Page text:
material graphite is a 'soft' crystal, it feels slippery.
- This enables graphite to be used as a lubricant
in its own right, but it is also an important additive that is
sometimes added to other oil based lubricants to enhance their
- Carbon in the form of graphite is
the only non–metal that is a significant electrical conductor.
- Graphite is used in pencils (often
wrongly called lead pencils!) because the weak structure allows the
layers to slide off onto paper when pressure is applied on rubbing
the pencil over paper.
- Graphite can act as a lubricant for the same
reason, the slipperiness of the layers!
- These two different characteristics
of graphite described above are put to a common use with the electrical contacts in electric
motors and dynamos.
- These contacts (called brushes) are made of
graphite sprung onto the spinning brass contacts of the armature.
- The graphite brushes provide good
electrical contact and are self–lubricating as the carbon layers
can slide over each other on the rotating metal contacts.
a 3D section of a graphite crystal
Graphene consists of a single layer of graphite and
has properties that make it useful in electronics and composites. You
should be able to explain the properties of graphene in terms of its
structure and bonding. Know that fullerenes are molecules of carbon
atoms with hollow shapes. The structure of fullerenes is often based on
hexagonal rings of carbon atoms but fullerenes may also contain rings
with five or seven carbon atoms. The first fullerene to be discovered
was Buckminsterfullerene (a C60 molecule of hexagonal and
pentagonal rings) which has a spherical shape. Carbon nanotubes are long
cylindrical fullerenes with very high length to diameter ratios. Again,
their properties make them useful for nanotechnology, electronics and
materials. You should be able to recognise graphene and fullerenes from
diagrams and descriptions of their bonding and structure and give
examples of the uses of fullerenes, including carbon nanotubes.
Graphene is a single sheet of
graphite, therefore it is another form of the non-metallic
Graphene is a 2D nanomaterial
because it is only one carbon atom thick made up of hexagonal
rings of carbon atoms.
Like graphite, graphene conducts electricity
because delocalised electrons can run through the layer.
Because of the strong
carbon-carbon bonding, it is a very strong light-weight
material with a higher tensile strength than steel.
More notes on
graphene, properties and uses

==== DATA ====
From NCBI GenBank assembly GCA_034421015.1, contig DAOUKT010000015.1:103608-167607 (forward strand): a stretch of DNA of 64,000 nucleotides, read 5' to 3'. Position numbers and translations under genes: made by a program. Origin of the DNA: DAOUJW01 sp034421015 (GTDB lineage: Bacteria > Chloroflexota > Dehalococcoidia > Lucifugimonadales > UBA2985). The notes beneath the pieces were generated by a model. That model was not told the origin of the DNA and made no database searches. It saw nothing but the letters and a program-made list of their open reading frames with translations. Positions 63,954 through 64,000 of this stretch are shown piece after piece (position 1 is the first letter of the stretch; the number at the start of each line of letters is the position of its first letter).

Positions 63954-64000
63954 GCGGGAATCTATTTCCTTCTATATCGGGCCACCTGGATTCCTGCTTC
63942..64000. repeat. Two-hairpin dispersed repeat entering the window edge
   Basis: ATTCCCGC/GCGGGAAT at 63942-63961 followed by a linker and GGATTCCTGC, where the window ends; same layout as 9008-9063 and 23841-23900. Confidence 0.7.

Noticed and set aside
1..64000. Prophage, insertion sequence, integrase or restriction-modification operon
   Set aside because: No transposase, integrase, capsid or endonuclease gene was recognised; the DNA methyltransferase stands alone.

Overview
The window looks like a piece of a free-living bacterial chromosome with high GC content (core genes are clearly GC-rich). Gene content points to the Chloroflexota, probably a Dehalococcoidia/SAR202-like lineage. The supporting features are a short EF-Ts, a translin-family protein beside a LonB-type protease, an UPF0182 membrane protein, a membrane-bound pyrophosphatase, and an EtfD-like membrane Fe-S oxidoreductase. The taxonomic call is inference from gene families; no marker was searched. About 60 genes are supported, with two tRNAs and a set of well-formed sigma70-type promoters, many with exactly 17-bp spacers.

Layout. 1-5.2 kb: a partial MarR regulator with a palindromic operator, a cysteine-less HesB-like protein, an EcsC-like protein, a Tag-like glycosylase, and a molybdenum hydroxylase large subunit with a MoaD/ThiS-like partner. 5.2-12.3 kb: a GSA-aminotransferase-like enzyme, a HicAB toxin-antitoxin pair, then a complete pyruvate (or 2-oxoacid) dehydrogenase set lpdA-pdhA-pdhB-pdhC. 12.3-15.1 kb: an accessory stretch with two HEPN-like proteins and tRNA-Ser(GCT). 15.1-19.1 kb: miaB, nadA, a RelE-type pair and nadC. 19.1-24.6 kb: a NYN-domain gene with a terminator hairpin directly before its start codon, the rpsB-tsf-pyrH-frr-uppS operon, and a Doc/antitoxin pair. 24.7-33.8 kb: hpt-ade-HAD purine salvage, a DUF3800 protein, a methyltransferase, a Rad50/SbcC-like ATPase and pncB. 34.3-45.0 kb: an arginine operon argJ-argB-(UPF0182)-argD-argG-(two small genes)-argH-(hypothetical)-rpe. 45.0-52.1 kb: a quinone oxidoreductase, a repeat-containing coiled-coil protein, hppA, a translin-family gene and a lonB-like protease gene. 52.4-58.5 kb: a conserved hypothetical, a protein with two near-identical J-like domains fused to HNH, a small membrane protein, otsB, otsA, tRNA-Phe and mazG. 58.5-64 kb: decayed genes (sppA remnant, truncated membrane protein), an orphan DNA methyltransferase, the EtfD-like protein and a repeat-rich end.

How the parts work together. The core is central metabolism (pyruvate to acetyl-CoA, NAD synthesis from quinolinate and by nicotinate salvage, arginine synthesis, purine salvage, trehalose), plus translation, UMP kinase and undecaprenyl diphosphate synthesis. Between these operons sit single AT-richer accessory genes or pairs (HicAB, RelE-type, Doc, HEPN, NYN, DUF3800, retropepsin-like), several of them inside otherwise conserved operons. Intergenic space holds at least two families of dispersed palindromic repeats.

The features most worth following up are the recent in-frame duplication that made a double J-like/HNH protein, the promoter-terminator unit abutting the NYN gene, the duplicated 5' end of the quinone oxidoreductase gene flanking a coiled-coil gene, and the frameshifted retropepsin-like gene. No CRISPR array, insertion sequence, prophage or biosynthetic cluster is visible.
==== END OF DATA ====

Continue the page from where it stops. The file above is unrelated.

- A 3rd form of carbon (another
allotrope of carbon) are
fullerenes or 'bucky balls'!
- They consists of hexagonal rings like
graphite and alternating pentagonal rings of carbon atoms to allow curvature of the
spherical surface, in fact curved sufficiently to form 'football' or 'rugby
- Some fullerenes have rings of seven carbon
atoms, again to allow curvature of the surface of the hollow sphere
of the 'bucky ball'..
- Buckminster Fullerene C60
,the first to be discovered, is shown on the right and the bonds form a pattern like a soccer ball.
- Others are
oval shaped like a rugby ball. It is a black solid insoluble in
- All of the fullerenes are hollow with the
rings of carbon atoms forming the surface.
- These 'molecular size'
fullerene particles behave quite differently to a bulk carbon materials like
graphite or diamond.
- Fullerenes are
considered giant covalent
structures and are classed as simple molecules.
- Fullerenes do dissolve in
organic solvents giving coloured solutions (e.g. deep red in petrol
hydrocarbons, and although solid, their melting points are not that
- Fullerene molecules can be used for drug
delivery into the body, as lubricants, as catalysts and in the form
of carbon nanotubes can be used for reinforcing composite materials,
eg sports equipment like tennis rackets
- Fullerenes are mentioned here to
illustrate the different forms of carbon AND they can be
made into continuous tubes to form very strong fibres of 'pipe like'
molecules called 'nanotubes'.
- Carbon nanotubes are basically long
- Carbon nanotubes have a very high tensile
strength, very good electrical conductivity and a relatively high
thermal conductivity - good conductors of electricity and heat.
- They are used as a component in strong
- Uses of carbon nanotubes – carbon
nanotechnology – examples of nanochemistry
- They can be used as
semiconductors in electrical circuits.
- They act as a component